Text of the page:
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Year-End Tax Planning in Light of Republican Tax Proposal

No one knows which provisions in the House tax bill, released on November 2, 2017, will change before enactment or if any major tax bill will actually be enacted. To offset lower rates and higher standard deductions, many favorable tax provisions are proposed to be eliminated or substantially reduced for transactions occurring after 2017. There may be no final version until sometime in 2018, and if so, no one may know by the end of 2017 whether these favorable tax provisions in present law will survive or not. Persons in a position to benefit from any of these favorable tax provisions should therefore consider taking the maximum possible advantage of those favorable tax provisions before the end of 2017.

Some of the favorable tax provisions proposed to be eliminated or substantially reduced beginning in 2018 include:

  • The loss of an itemized deduction for state income taxes and sales taxes paid after 2017 and a limitation on the deduction of real property taxes to $10,000.
  • The loss of a deduction for tax preparation expenses, medical expenses, moving expenses and employee business expenses paid after 2017.
  • The loss of any charitable deduction for an amount paid with respect to athletic event seating rights.
  • The loss of a deduction for alimony payments under divorce decrees granted or separation agreements executed after 2017.
  • The lengthening of the holding period for the exclusion of gain on the sale of a principal residence to five out of eight years, the limitation of the exclusion to once in five years and the phase-out of the exclusion on a dollar-for-dollar basis for taxpayers whose adjusted gross income exceeds $500,000. Effective for sales after 2017.
  • The elimination of like-kind exchanges for business or investment property other than real estate, such as business vehicles, heavy equipment, etc. unless at least one part of the exchange is completed before 2018.
  • The loss of capital gains treatment on the sale of patents and other self-created intellectual property for dispositions after 2017.
  • Repeal of the work opportunity tax credit for employees hired after 2017.
  • Repeal of the tax exemption for interest paid on private activity bonds issued after 2017.

It is proposed to limit mortgage interest deductions to a principal residence (eliminating the deduction of mortgage interest on a secondary residence) and to reduce the amount of qualifying acquisition indebtedness from $1,000,000 to $500,000, but these rules are proposed to take effect as to any new indebtedness incurred on or after November 2, 2017 unless the taxpayer is already subject to a binding contract. In that instance, it is too late to avoid these rules if they take effect as they currently are proposed.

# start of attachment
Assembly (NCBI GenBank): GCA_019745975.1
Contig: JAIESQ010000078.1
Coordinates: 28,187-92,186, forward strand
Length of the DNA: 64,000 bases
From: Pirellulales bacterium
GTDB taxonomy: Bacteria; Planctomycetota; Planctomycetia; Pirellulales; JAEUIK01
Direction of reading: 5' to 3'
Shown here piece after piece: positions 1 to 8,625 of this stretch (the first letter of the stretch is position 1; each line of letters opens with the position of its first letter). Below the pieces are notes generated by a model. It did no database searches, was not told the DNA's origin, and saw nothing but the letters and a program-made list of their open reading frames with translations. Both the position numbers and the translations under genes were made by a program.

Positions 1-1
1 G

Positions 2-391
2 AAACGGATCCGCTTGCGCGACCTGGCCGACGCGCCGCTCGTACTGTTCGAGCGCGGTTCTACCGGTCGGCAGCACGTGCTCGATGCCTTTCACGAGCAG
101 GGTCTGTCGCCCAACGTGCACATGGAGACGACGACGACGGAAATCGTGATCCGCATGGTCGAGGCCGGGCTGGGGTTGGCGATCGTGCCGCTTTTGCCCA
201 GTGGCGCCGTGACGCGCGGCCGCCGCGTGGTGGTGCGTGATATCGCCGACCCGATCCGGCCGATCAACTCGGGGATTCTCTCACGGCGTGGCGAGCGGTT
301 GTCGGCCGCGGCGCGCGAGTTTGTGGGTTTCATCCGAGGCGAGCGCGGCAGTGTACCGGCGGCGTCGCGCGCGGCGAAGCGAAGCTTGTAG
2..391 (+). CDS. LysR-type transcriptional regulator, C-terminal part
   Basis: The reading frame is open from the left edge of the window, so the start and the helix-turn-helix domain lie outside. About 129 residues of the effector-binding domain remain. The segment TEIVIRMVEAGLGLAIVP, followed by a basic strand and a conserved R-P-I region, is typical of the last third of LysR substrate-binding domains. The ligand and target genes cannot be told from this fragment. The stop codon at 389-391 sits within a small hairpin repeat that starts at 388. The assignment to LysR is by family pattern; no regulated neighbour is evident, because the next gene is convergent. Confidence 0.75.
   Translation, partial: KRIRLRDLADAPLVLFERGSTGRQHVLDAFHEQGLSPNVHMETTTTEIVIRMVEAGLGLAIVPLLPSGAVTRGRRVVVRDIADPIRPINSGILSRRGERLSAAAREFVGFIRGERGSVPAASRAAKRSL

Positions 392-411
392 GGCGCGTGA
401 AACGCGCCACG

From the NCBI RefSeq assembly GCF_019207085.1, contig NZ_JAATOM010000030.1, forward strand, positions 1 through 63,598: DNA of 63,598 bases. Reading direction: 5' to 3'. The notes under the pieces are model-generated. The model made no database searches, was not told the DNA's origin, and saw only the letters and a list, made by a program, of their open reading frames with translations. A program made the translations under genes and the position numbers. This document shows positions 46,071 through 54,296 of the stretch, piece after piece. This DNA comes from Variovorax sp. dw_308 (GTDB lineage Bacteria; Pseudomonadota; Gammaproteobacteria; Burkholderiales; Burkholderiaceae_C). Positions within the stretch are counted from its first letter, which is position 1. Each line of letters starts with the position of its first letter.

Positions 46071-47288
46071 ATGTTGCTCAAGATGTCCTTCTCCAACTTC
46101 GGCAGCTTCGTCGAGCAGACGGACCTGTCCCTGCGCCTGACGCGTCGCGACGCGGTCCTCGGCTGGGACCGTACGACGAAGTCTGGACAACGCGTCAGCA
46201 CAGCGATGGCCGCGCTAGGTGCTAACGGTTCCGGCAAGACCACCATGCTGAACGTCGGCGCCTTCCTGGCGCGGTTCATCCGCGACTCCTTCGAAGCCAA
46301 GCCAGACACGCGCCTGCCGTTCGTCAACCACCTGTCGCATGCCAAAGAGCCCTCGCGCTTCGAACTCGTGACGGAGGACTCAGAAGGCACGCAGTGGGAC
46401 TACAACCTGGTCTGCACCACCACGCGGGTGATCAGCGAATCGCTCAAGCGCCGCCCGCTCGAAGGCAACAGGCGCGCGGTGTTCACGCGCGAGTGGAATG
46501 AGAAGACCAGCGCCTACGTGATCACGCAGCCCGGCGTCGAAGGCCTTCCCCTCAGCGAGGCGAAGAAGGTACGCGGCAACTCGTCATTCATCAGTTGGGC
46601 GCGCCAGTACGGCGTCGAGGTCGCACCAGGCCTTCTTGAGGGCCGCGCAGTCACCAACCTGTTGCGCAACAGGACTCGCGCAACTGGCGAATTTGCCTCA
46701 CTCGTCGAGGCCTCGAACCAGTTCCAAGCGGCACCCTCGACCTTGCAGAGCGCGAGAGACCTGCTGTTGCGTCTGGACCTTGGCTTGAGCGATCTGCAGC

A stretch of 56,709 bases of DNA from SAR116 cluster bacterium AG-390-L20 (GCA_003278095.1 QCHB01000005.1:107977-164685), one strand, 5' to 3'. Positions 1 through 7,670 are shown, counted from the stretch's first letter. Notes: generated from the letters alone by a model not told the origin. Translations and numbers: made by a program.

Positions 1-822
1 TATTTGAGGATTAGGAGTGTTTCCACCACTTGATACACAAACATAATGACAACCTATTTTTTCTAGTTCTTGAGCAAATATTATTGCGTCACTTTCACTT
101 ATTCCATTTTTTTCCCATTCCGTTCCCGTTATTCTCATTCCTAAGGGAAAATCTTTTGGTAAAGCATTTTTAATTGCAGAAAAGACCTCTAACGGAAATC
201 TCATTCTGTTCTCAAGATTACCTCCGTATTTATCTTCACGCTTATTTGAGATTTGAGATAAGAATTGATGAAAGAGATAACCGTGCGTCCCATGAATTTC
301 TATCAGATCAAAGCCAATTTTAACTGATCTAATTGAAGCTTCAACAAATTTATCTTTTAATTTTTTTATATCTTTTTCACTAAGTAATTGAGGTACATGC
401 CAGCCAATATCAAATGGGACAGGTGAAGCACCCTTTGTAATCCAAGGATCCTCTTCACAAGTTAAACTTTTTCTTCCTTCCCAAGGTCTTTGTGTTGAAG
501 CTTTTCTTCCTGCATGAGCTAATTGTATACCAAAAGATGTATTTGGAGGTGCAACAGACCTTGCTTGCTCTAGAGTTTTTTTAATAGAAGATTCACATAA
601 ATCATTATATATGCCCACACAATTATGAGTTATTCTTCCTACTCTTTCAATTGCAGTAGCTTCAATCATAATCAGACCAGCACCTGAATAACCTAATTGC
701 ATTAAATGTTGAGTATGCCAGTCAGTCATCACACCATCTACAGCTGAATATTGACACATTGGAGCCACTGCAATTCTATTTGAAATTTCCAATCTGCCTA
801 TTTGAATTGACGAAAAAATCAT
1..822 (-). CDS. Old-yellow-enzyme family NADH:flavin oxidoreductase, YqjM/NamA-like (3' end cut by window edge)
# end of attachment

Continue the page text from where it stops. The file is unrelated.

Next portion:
Beginning in 2018, the business interest deduction of large businesses is proposed to be limited to 30 percent of adjusted taxable income (taxable income computed without regard to business interest income, business interest expense, net operating losses, depreciation, amortization and depletion). A business with average gross receipts of $25 million or less would not be subject to this rule. There is no exception for existing indebtedness, so large businesses should consider reducing any indebtedness that would generate nondeductible interest.

Because many taxpayers may pay lower taxes in 2018, these taxpayers should maximize any opportunities to accelerate deductions into 2017 (even those that remain in effect in 2018) and to defer income beyond 2017.

This strategy may be particularly effective for C corporations and taxpayers with pass-through business income. It is proposed that C corporations (other than personal service corporations) will be subject to a 20 percent tax rate (reduced from 35 percent) and that business income that flows to noncorporate taxpayers from S corporations, partnerships and LLCs will be subject to a 25 percent maximum tax rate.

Even individuals who cannot benefit from the 25 percent rate can benefit from the deferral of income or the acceleration of deductions in many cases. Because the standard deduction may be substantially increased to $24,000 for joint return filers and $12,000 for single return filers, many taxpayers may no longer itemize. These taxpayers should consider accelerating deductions where possible, even deductions like real property taxes and charitable contributions that will remain largely unaffected.

Similarly, it is proposed that joint return filers who are currently in the 39.6 percent tax bracket (which in 2017 begins at taxable income of $470,700) will benefit in 2018 from not hitting the 39.6 percent tax bracket until their taxable income exceeds $1,000,000. These taxpayers are proposed to have much more taxable income taxed at a 35 percent tax rate in 2018 than in 2017, so they should consider accelerating deductions that would take advantage of the extra 4.6 percent benefit in 2017 or deferring income that would be taxed a rate 4.6 percent less in 2018.

All persons who may be affected by these proposed changes should promptly consult their tax advisors to determine if they could benefit from any year-end tax planning strategies.

If you have any questions regarding the content of this alert, please reach out to William Fones, or any member of Baker Donelson's Tax Group.

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